OKLAHOMA CITY (BP)–The Gospel began making inroads this past year among 131 people groups that previously had little or no access to the Good News of salvation in Jesus Christ, International Mission Board trustees were told during a Nov. 16-17 meeting in Oklahoma City.
The trustees also heard a report of more than 600,000 overseas baptisms, adopted a $283.1 million budget for 2005 and set an example for all Southern Baptists by personally pledging $88,396 to the Lottie Moon Christmas Offering for International Missions.
Southern Baptist missionaries and their overseas Baptist partners engaged 163 people groups for the first time during 2003, said Gordon Fort, the board’s vice president for overseas operations. Of those, 131 unreached groups — representing 152 million souls — had virtually no access to the Good News of salvation in Jesus Christ.
International Mission Board workers also reported that 607,132 believers were baptized, a net increase of 97,973 (19.2 percent). Just last year the number of baptisms passed 500,000 for the first time.
The total number of congregations worldwide reached 99,495, a net increase of 15,480 (18.4 percent) over the previous year. That growth was fed by 21,028 new Baptist congregations, an increase of 4,428 (26.7 percent). Of those new churches, 16,891 were produced by church-planting movements among approximately 50 people groups.
In other categories of the annual report:
— Total outreach groups grew to 50,297, a net increase of 3,920 (8.5 percent) over the previous year. That increase was made possible by 9,216 new outreach groups, although that number was down 413 (4.3 percent) from the previous year.
— Overseas church membership climbed another 7.2 percent (498,886) to a total of 7,451,242.
— Bible teaching enrollment increased by 234,318 (6.3 percent) to 3,942,886;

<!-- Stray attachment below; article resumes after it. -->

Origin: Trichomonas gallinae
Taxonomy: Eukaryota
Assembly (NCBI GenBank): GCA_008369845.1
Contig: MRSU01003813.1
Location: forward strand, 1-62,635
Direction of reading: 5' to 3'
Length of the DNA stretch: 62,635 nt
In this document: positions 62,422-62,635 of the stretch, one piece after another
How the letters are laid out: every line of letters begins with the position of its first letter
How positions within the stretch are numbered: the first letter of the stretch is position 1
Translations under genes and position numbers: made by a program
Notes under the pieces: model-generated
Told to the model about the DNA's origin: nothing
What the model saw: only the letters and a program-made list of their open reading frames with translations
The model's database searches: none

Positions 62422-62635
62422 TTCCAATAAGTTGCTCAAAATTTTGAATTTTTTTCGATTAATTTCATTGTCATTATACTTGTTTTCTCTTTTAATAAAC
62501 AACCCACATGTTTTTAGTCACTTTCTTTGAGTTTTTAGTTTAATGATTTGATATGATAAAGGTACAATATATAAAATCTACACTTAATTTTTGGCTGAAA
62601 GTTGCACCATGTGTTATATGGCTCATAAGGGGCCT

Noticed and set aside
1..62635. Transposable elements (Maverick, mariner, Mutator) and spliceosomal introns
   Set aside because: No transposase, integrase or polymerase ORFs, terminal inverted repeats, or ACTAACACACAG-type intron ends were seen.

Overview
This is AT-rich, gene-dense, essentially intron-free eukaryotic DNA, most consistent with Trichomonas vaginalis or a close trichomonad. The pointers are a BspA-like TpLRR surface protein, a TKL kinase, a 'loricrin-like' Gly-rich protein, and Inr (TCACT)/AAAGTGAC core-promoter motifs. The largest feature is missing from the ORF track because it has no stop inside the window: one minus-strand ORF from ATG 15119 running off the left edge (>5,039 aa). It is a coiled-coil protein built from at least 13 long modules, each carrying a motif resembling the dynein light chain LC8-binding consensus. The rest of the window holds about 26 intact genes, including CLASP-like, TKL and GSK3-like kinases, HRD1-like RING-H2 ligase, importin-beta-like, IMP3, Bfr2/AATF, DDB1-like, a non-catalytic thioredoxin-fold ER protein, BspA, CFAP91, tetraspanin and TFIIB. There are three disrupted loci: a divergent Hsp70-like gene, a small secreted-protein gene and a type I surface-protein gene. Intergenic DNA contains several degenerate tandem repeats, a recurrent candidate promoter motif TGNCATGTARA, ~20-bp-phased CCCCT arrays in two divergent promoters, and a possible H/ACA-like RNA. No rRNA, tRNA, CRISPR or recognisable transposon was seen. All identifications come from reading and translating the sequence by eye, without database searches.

— New believers in discipleship training reached 490,046, an increase of 66,760 (15.8 percent). More than 80 percent of the people baptized this past year were enrolled in discipleship training;
— Church members in discipleship training grew by 156,208 (17.7 percent) to 1,037,985;
— Non-residential leadership training enrollment jumped 29 percent (24,809) to 110,356;
— Residential leadership training recorded an increase of 909 (4.1 percent) to 22,959;
— International missionaries fielded by Baptist partners rose 22.6 percent (351) to a total of 1,901;
— Baptist partner home missionaries totaled 3,920, an increase of 1,595 (68.6 percent). The large increase in this category was partly the result of better application of the correct definition of “home missionary” during the collection of data.
“These numbers provide a snapshot of the amazing way God is moving lost people all over the world to faith in Jesus Christ,” Fort said. “The number of new churches illustrates the serious efforts of our missionaries and Baptist partners to conserve these new believers and extend the Kingdom like glowing candles in the midst of vast spiritual darkness.
“The evangelical world is aware as never before concerning the number of people groups and significant population segments that remain without a Christian witness,” he added. “This gap in global witness gives us a growing sense of urgency. While waiting for a witness, the eternal destiny of lost men and women hangs in the balance.
“We want to sound a trumpet call to Southern Baptists to assemble all the resources necessary to complete the task in this generation. It is my conviction that Southern Baptists are a mission people. They will rise to the incredible global opportunities that God has laid before us.”
‘WHATEVER IT TAKES’
Trustee chairman Tom Hatley of Rogers, Ark., challenged board members to adopt a “whatever it takes” attitude toward sending the number of missionaries needed to complete the Great Commission task.
After his election in May, Hatley asked the board’s overseas leadership to estimate how many new missionaries would be required to take the Gospel to the largest people groups that have yet to hear it. In a three-hour, closed-door dialogue Nov. 16, the board’s 11 regional leaders delivered a preliminary report to trustees.